Dealing with the symptoms of an allergic reaction to soy can surly be an uncomfortable and even painful experience. Symptoms usually strike within an hour or so of ingesting the allergen, and can take on many forms. For me the itchy hands and swollen downright painful knuckles is the first to surface, and signs of it can remain for a week or so. I’ve been living with this food allergy for some time now, and as careful as I am and knowing what I know I still find myself from time to time wondering how, when, and where I came in contact? It doesn’t seem to matter if it’s the 1st or the 20th reaction they don’t become any less stressful but I have found ways to help my body (and my mind) cope. Because of my own personal beliefs concerning health and wellness, my methods are a natural approach to dealing with a food allergy. That’s not to say I haven’t tried the “over the counter” medicinal approach, but I found these to work just as well with none of the side effects.
The best immediate relief from the intense itching you will most likely experience is ice. Simply grab a couple of ice cubes from the freezer and rub them around your hands making sure to get all of the affected areas. Do this until the ice cubes have completely melted. This should keep the itching at bay, and you can safely repeat this as the symptoms resurface. Other good topical aids are creams or ointments containing Comfrey, Arnica Montana, Aloe Vera, Witch Hazel, etc. The healing and soothing abilities from these natural ingredients are untouched by most if not all of those manmade you’ll find in Rx’s. These are by no means a “cure alls”, but they should give you the immediate relief you’ll need to allow you to take further action, as well as the constant relief you’ll need, while the natural remedies below take effect.
The only true way to combat an allergic reaction is from within. Food allergies start with digestion, allowing undigested food molecules to enter the blood stream where your immune system begins attacking them as it would any unwanted bacteria. This inflammatory response causes cells within the body to release histamines all in an attempt to deal with this allergen, and ironically is the cause of all your discomfort. In order the aid the body in this fight you must help support the area’s most affected. This means support the immune system, digestion, and combat the inflammation at the source.
Let’s start with the immune system. There are many nutrients that aid an immune system in need, vitamins A,C,D,E as well as zinc to name a few, but possibly the most important is vitamin C. It’s definitely a nutrient you want on the front lines when your immune system is in battle; it’s vital to a strong healthy immune system, as well as effective at detoxifying the body when taken in larger doses (always consult your health practitioner for a proper safe dosage).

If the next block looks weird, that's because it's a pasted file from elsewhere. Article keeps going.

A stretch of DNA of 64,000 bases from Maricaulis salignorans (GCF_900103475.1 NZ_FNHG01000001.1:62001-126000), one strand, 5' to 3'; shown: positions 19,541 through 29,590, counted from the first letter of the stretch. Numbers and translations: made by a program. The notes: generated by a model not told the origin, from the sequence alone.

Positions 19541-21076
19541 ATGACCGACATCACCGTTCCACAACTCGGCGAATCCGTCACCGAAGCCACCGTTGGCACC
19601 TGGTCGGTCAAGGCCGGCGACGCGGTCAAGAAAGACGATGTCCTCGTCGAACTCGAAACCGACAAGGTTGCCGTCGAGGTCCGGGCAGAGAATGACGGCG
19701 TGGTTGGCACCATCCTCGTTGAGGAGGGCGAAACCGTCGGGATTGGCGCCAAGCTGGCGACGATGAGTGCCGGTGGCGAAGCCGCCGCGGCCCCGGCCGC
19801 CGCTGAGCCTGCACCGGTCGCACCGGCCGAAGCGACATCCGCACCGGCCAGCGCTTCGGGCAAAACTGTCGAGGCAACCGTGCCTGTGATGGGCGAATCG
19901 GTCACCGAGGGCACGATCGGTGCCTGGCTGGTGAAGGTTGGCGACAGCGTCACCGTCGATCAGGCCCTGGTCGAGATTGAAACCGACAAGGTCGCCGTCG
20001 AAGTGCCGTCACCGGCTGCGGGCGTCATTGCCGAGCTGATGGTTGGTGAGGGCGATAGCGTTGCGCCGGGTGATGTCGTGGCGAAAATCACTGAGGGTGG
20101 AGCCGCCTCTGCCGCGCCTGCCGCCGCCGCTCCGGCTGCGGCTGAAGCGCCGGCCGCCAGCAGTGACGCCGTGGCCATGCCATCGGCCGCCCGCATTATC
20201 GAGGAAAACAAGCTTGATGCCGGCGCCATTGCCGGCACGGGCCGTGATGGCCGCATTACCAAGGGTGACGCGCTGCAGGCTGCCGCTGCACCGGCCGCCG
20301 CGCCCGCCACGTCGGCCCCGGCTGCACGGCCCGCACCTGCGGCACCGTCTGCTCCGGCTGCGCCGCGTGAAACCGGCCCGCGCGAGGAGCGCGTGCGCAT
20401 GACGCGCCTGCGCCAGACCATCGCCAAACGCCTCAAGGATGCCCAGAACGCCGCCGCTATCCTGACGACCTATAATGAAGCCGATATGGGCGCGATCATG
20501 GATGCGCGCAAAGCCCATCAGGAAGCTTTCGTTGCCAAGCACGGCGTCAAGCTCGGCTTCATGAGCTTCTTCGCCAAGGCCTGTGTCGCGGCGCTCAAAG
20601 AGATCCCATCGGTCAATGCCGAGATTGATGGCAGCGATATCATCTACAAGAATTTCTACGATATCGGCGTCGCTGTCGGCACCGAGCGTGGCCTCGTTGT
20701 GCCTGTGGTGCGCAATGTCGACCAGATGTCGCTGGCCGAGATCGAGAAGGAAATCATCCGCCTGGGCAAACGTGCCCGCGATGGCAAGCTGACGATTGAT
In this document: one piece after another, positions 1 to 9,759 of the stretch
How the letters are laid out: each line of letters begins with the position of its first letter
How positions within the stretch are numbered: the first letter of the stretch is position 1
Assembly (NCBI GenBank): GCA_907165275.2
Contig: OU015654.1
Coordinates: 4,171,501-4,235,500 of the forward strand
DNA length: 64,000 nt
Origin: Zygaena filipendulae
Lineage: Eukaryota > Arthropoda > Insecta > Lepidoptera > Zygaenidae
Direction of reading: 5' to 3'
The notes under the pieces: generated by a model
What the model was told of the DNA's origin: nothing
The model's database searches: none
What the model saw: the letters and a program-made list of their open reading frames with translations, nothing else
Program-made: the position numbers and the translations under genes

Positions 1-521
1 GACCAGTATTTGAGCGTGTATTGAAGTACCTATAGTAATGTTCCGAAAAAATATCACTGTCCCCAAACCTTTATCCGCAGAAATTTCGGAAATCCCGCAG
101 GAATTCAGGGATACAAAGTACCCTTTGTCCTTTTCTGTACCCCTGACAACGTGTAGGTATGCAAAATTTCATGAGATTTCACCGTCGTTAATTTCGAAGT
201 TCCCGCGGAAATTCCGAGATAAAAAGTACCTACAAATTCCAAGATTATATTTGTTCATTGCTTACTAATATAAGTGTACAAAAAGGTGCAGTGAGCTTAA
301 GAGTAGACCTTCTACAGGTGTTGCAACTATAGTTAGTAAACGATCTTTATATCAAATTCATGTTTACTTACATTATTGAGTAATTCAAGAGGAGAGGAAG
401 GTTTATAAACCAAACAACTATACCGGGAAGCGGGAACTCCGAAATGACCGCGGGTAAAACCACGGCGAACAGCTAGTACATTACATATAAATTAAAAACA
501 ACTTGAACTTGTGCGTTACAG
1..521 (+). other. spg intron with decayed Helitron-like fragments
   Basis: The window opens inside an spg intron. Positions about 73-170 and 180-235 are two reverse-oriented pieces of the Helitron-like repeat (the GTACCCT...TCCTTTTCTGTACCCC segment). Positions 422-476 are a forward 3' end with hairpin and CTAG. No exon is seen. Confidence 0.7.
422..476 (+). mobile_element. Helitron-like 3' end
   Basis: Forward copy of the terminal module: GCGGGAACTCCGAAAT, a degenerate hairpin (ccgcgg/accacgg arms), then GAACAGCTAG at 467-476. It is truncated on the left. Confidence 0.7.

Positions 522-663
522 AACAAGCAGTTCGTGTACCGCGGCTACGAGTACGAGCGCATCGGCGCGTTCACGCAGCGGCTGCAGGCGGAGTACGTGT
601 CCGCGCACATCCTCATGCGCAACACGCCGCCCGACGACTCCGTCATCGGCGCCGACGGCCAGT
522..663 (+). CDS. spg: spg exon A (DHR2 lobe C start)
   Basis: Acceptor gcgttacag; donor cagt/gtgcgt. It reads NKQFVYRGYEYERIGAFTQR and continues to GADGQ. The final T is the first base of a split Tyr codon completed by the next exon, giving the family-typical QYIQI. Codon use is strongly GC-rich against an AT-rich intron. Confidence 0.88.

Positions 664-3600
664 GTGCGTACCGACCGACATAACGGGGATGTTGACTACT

Another important type of nutrient to help support the body during an allergic reaction is flavonoids which are found in many fruits and vegetables. They have an amazing ability to reduce inflammation within the body, and recent studies have uncovered their ability to act as antioxidants. A great example of a flavonoid is Quercitin, and there are many great food sources containing this nutrient. Some of the foods with the highest levels per serving are apples, onions, leafy greens such as kale, and even black tea; I like black current tea since the black current berry is a good food source. You can also get higher doses from a supplement which can be found at most any health food store (always consult your health practitioner for a proper safe dosage).
Another good natural remedy worth mentioning for combating inflammation is Turmeric, an ingredient in curry and yellow mustard. It’s been used within the Indian culture for many years, and has only recently started to become recognized by western civilization. Although it can be found in supplement form I get my daily dosage in spice form; I recommend organic.
Your digestive system is another area that needs your full support during these trying times. Proper digestion is vital in preventing allergic reactions, and you can help support this by giving your body the enzymes and healthy bacteria (probiotics) it needs. A great digestive enzyme for such a task is Bromelain, and a great food source for this is pineapple. It’s best to stick with the whole uncut pineapple when possible, since it starts to lose its nutrients rather quickly once it’s been cut into. Both Bromelain and Probiotics are key players when it comes to proper digestion, and both are readily available in supplement form and can be found at most health food stores (always consult your health practitioner for a proper safe dosage).
Finally to address the “mind” part of “body and mind” when it comes to coping with allergic reactions, the secret weapon is breathing and when done properly can be a very effective tool. To control your breathing to the point of having absolute control over the body’s most fundamental actions, whether it’s slowing the heartbeat or increasing the body’s tolerance to pain, is at the core of many ancient beliefs. Controlled breathing is used in meditation, yoga, martial arts, as well as in childbirth. The key here is to breathe from your diaphragm not your chest, and this can be mastered by placing the palm of your hand over your stomach as you breathe concentrating on every breath. I’ve used this technique many times, and in combination with the remedies above I have found it to be amazingly useful.